Leaving was hard. The drive was hard. Setting up shop in LA without knowing a single person was hard. …
A friend of mine recently turned me on to a fitness “influencer” who had undergone his own physical transformation — going from 300 lbs (twice) down to 180 lbs and now running ultramarathons, and helping others get in shape.
My friend is an athlete, always in great shape, in his early 30s and he resonates strongly with this influencer’s brand of hardcore motivation (#NoExcuses #GoHardOrGoHome #GiveZeroFucks, etc).
And when I mentioned my nutrition philosophy, #Moderation365, my friend said, “Well so-and-so says, ‘Moderation is for cowards.’”
I fucking loved this.
It felt like one of those moments when someone is so adamant about something, and you know they’re wrong, so you bet them $20, knowing you’re gonna be 20 bones richer in a matter of Google minutes. …
I once had a mentor who said, “If you complain about something three times, you’re obligated to find a solution.”
But here’s the thing. In the moment, complaining feels easier than action. Deflecting blame, shirking responsibility and defending to the death feel better than doing the hard work of radical responsibility.
But, in my experience and like Elizabeth Gilbert says, “I’ve never seen any life transformation that didn’t begin with the person in question finally getting sick of their own bullshit.”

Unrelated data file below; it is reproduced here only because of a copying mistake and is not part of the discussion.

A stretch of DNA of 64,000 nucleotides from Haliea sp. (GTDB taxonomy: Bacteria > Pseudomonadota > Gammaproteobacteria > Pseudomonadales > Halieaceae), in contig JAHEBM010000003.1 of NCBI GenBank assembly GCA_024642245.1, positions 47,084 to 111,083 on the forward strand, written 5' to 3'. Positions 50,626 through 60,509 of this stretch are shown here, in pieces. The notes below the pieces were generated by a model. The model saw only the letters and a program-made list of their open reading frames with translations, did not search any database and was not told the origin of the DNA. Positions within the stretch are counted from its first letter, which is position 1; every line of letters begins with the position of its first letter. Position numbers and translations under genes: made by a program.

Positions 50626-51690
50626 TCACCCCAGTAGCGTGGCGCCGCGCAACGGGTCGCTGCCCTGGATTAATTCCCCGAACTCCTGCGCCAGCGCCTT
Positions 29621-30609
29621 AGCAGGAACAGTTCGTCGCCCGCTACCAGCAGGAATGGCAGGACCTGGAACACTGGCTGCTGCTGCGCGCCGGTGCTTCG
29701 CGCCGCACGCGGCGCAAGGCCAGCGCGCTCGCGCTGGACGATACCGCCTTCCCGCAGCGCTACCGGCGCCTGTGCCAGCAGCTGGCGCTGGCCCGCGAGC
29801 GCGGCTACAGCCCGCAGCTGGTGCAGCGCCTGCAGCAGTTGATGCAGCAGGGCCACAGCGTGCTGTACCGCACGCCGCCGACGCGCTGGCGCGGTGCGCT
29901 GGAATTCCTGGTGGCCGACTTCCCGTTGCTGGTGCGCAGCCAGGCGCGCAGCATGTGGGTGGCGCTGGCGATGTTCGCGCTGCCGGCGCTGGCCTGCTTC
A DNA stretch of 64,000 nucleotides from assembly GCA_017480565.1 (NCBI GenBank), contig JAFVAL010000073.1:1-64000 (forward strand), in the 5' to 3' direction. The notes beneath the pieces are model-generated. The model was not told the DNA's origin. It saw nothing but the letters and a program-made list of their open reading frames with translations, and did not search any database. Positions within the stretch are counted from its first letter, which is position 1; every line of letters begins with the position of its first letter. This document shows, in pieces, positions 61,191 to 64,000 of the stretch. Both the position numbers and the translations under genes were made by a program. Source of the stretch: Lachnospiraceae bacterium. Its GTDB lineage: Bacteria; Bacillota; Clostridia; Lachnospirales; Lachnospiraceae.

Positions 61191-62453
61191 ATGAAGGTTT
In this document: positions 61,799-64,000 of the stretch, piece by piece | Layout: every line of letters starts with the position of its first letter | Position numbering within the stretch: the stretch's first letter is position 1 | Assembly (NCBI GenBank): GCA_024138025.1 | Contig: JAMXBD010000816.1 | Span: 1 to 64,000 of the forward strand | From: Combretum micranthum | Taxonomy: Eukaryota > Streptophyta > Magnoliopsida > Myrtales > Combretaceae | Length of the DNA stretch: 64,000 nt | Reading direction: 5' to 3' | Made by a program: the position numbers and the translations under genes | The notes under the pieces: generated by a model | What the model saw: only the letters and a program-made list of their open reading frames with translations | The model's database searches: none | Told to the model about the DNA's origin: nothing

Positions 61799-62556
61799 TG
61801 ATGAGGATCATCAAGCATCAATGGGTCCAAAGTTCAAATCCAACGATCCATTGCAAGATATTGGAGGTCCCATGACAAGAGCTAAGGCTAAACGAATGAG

My friend Danny-J and I were hanging out with an acquaintance of ours, who happened to be a 47-year old single guy here in Los Angeles.
He was telling us why he and his latest girlfriend broke up. She was 28 years old and they split because he was pressuring her to have a baby, but she refused because she didn’t want to get pregnant.
“Can you believe that?!” he asked us, incredulously. “It’s so selfish. Looks fade anyway, what’s the big deal, it’s only 9 months.”
At this point, Danny and I had many follow-ups, but the most pressing was, “So what if she doesn’t want to get pregnant and have her body change. That’s understandable, and no, it’s not selfish at all. It’s 100% her prerogative, and you don’t really have a say in that.” …
“You’re the queen of selling without selling.”
I was on a coaching call with one of my mastermind members and we were chatting about how to talk about her latest online program as a service to those who need it. And she responded with the above.
This got me to thinking …
I don’t think of myself as a sales person.
If you asked me how to “overcome objections” on the phone with someone I would have no fucking clue. …
A few years back, I was coaching Luke, a newly-certifed personal trainer who wanted to take his business online and sign some distance clients.
At the time, Luke had no clients. Which was fine, but a perculiar thing started happening when we began talking strategy for filling up his books:
“Okay Jill, sounds good, but I want to make sure I don’t have any clients scheduled for the mornings because I need to get my workout in, meditate for 30 minutes and leisure walk, too.”
“Okay, so then we can stack your client calls in the afternoon and evenings.”
“Cool, except for Mondays and Wednesdays when I have some standing appointments. And I’m a little worried to open up coaching and then have my schedule completely packed. I need to make sure I’m doing things…